The celebration of Christmas is growing in popularity, with commerce and globalisation, not just goodwill, as dual driving forces behind it, Philip Hancock writes.
It is now widely acknowledged that Christmas has become a global festival. While often coloured by local customs and interpretations, it is an event celebrated across every continent and in almost every country around the world. While, in part, this can be accounted for by the legacy of Western colonialism and the presence of a converted Christian population, the isomorphic pressures exerted by a global economic system also play a significant role.
Across the Asia-Pacific region, one would certainly be hard pressed not to notice what time of year it is. Homes, shopping centres and public buildings are increasingly adorned by Christmas lights, decorations and even, in some instances, artificial snow and ice in an attempt to recreate an idealised northern mid-winter scene. At the same time, Santa Claus, or at least something approximating the festive gift giver, has become a ubiquitous figure on posters, television advertisements, in the shops and on the streets.
Not that any of this should be overly surprising. Despite its Christian veneer, the Christmas most of us experience has its origins in the world of Victorian entrepreneurship and commerce when the season of goodwill quickly became the season of shopping. Today, each Christmas is an event that is 12 months in the making, as production schedules are devised, store buyers’ itineraries are finalised and festive displays are designed and built.
As I have already intimated, however, across the Asia-Pacific economies Christmas can still mean slightly different things. In Australia and New Zealand, the day closely follows Anglo-American traditions despite the summer setting. In Japan, while not a public holiday, Christmas is now well established as an occasion when young people spend time with, and indeed money on, those with whom they have a romantic attachment. Similarly, in China, Christmas is also considered something of a festival for the young while, at the same time, attracting high levels of spending on a myriad of consumer goods as gifts. There is even a Santa Claus theme park opening in the city of Chengdu, based on the one found in the Finnish city of Rovaniemi, the official home of Santa Claus.
Of course, to consume necessitates that first we produce, and nowhere is the production of Christmas goods more important than in the manufacturing centres of say Vietnam and China, among others. The Chinese city of Yiwu is perhaps most famous as the ‘Christmas village’, producing around 60 per cent of the world’s seasonal decorations. And despite a recent decline in exports to the traditional markets of the US and Europe, most likely a consequence of the economics of austerity that have dominated the last decade, they remain highly important outlets. Over 2016 the US alone has imported around $1.1 billion worth of Christmas tree decorations and $346 million worth of Christmas tree lights from China – around 90 per cent of the total imports of these festive items. Add to this the volume of consumer goods leaving the region for the shops and malls of the US and Europe at Christmas, and it is perhaps no surprise that it has been suggested that when Americans wake up on Christmas morning it is China, not Santa Claus, they should be thanking for their Christmas gifts.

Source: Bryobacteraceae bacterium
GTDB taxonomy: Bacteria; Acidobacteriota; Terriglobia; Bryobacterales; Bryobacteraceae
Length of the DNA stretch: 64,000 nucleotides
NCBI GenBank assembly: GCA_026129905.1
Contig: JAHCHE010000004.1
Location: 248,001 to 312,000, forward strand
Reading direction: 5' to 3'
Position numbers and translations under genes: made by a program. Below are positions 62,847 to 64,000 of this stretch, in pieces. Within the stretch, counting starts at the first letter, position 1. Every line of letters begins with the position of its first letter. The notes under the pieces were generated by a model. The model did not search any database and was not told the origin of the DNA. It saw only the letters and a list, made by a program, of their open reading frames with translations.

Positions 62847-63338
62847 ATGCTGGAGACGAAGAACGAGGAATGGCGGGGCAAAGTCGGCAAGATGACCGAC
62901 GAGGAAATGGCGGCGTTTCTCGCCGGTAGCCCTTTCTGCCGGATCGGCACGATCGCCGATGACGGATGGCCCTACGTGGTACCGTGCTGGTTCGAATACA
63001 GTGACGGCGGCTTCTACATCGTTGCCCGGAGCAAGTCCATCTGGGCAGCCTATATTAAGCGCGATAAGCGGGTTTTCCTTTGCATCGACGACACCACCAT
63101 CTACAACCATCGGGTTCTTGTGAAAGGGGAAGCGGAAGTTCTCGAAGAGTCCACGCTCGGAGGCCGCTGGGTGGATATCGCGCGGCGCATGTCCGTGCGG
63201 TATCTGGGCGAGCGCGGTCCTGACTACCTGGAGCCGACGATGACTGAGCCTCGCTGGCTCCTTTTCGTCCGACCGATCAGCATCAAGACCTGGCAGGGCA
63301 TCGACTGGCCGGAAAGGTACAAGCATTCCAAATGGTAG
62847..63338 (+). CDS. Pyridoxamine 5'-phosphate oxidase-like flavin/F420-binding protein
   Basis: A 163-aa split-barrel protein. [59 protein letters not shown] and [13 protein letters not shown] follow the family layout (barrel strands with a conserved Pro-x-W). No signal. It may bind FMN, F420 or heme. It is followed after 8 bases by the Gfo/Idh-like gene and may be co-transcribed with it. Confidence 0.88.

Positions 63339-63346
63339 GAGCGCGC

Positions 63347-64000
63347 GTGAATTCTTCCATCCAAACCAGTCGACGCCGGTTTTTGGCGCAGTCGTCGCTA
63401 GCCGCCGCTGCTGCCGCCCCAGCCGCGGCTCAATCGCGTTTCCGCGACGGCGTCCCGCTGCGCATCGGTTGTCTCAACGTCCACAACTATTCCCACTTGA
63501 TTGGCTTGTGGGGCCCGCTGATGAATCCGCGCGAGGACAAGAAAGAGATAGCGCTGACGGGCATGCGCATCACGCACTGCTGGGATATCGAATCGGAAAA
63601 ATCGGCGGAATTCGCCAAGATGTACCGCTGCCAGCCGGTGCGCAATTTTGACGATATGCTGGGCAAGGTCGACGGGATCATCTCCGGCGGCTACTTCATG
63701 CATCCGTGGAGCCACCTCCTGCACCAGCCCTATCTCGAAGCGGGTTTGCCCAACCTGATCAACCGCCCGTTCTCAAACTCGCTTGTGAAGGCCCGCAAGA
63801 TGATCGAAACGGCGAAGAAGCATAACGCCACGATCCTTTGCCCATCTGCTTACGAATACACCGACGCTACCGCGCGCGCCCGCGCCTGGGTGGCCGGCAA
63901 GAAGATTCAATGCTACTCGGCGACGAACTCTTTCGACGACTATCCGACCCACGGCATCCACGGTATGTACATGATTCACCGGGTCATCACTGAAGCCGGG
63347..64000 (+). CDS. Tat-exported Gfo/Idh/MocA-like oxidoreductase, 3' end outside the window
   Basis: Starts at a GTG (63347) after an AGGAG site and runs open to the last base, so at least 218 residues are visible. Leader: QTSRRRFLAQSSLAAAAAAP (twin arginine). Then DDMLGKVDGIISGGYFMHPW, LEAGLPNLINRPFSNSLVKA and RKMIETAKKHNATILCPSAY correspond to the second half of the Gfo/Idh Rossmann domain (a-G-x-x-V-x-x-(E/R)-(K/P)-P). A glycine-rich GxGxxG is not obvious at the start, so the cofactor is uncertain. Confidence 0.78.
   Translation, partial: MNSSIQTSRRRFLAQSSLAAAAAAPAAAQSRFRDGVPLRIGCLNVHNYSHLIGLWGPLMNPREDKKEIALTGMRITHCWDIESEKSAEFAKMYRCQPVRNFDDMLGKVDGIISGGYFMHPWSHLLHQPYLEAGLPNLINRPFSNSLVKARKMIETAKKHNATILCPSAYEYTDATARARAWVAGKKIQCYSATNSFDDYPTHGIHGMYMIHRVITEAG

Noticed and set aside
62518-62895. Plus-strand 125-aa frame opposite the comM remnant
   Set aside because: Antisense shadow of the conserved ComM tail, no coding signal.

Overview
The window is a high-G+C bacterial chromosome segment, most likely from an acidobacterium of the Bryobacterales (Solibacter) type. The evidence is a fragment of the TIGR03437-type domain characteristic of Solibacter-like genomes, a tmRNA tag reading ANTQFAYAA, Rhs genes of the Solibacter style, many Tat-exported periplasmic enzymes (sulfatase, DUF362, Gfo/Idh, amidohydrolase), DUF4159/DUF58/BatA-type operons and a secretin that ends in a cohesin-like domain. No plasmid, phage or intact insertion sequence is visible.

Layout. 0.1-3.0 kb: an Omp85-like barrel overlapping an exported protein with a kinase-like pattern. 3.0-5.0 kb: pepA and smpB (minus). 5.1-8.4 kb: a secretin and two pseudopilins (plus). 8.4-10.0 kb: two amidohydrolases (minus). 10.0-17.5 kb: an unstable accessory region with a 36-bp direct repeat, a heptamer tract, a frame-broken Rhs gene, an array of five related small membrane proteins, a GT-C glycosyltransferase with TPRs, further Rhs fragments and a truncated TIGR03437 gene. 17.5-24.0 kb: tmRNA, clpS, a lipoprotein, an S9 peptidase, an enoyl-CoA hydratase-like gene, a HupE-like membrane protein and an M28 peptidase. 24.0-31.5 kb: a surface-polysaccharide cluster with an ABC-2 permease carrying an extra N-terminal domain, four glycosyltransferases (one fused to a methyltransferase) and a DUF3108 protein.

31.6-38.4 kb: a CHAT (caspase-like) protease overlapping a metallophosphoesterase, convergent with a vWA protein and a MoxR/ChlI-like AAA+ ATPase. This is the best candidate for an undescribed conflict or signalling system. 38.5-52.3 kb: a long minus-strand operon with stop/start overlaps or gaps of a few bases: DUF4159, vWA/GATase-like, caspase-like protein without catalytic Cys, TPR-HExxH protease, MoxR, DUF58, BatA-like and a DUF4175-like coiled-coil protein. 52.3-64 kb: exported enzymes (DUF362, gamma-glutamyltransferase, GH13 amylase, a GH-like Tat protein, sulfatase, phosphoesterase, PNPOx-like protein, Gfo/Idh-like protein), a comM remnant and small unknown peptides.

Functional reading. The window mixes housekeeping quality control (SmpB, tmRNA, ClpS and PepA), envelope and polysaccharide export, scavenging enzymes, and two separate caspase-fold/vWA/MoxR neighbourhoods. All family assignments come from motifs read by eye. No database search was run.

Notwithstanding the bright lights and jollity associated with this time of year, Christmas in the region has its dark side. For many, it is considered part and parcel of a continuing process of cultural imperialism, whereby non-indigenous values and practices are increasingly imposed via the importation of western brands and imagery, progressively subsuming local customs and traditional celebrations.
At the same time, much has been made of the working conditions of those who manufacture the trinkets and distractions of Christmas – for both western and increasingly important domestic markets. Stories of underage workers, low wages and unsafe and hazardous working conditions are rife, while the impact of consuming vast quantities of disposable plastic goods, along with the global supply chains they necessitate, cast an environmental shadow over the hopes for a white Christmas of those lucky enough to experience one.
Yet despite this, and whatever one’s faith or views on Christmas, it is a celebration that is only likely to grow in popularity. Nor is Christmas likely to stay the same. Like a giant snowball, it picks up customs and practices from around the world as it rolls from country to country. As once Roman, then German, Scandinavian and British traditions intermingled with ideas from the Americas only to be spread with Empire, both political and economic, so today new ways of thinking about and doing Christmas are emerging in China, Japan, Singapore and many other countries. These are ideas and practices that will themselves eventually play their part in defining the character of the global Christmas, which itself will no doubt reflect the quality of the relationships between not only people but nations and regions. It would be nice to think that these will be relationships built on the ideals of peace and goodwill to all and, if they are, perhaps we might have something to thank Christmas for after all.